BlackRock-Backed Renewable Energy Invests in U.K. Green Ventures

October 17, 2013 by  
Filed under Green Energy News

Renewable Energy Generation Ltd. (WIND), a
developer of low-carbon assets that’s backed by BlackRock Inc. (BLK),
may invest 300 million pounds ($478 million) in onshore wind,
solar and bio-energy projects over the next three to four years.

The company is waiting for planning consent on about 140
megawatts of onshore wind sites and it plans to file
applications for another 100 megawatts, Andrew Whalley, chief
executive officer of Guildford, Surrey-based REG, said today by
phone. It’s also building a solar plant and a bio-energy
facility that converts used cooking oil into electricity.

REG aims to exploit demand for renewables in Britain as the
country seeks to get 15 percent of its energy from clean sources
by 2020 from about 9.4 percent now. BlackRock in January bought
wind farms from REG and agreed on a five-year partnership that
allows it to buy more plants from the developer.

“We have a colossal amount of investment to do over the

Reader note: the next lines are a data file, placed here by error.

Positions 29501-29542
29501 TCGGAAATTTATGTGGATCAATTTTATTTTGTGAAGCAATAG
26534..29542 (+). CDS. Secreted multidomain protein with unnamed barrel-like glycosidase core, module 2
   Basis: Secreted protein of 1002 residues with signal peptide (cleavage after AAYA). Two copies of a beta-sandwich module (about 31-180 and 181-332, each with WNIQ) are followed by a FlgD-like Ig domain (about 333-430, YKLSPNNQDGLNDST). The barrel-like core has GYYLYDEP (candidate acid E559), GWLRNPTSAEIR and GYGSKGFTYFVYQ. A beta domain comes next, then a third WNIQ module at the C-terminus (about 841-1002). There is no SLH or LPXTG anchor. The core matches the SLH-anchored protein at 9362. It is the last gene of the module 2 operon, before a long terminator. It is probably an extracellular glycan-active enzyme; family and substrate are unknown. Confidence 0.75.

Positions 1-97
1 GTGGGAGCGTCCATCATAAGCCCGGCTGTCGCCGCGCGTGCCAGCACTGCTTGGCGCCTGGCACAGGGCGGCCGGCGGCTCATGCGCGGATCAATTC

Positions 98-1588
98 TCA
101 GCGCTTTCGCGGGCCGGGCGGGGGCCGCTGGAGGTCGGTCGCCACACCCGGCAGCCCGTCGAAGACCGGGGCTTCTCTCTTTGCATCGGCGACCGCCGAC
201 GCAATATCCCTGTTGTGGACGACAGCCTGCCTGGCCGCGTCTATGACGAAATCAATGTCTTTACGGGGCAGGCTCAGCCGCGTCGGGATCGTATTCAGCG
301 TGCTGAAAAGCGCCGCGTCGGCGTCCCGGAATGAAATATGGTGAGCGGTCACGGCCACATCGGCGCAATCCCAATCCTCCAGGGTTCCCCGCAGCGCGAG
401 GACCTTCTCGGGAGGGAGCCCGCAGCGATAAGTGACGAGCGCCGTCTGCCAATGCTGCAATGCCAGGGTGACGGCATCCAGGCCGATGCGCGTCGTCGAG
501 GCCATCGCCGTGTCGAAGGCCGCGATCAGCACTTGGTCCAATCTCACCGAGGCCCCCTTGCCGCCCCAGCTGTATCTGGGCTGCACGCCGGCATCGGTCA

next three years and it will be funded by recycling some of the
investment through our relationship with BlackRock, partly by
debt and partly by other means,” said David Crockford, finance

Outside of its agreement with BlackRock the company has
seen “quite a big appetite” for operating wind projects that
may see prices go up, as there are more buyers than assets,
Whalley said. In addition, there has been a change in the type
of buyer as more pension funds and institutional investors enter
the market, he said.

REG expects to reach financial close on two wind farms
totaling 18 megawatts by year-end. The projects already have
planning approval and they should start working by the middle of
next year. The two plants will cost about 20 million pounds.

The company has been in talks with German and Dutch banks
as well as some Scandinavian banks for the debt. They typically
lend for 10 to 15 years and are “used to” infrastructure
finance, Crockford said. They’re looking to increase activity in
the U.K. renewables market as British banks struggle to offer
infrastructure-style debt, he said.

To contact the reporter on this story:
Louise Downing in London at

To contact the editor responsible for this story:
Reed Landberg at

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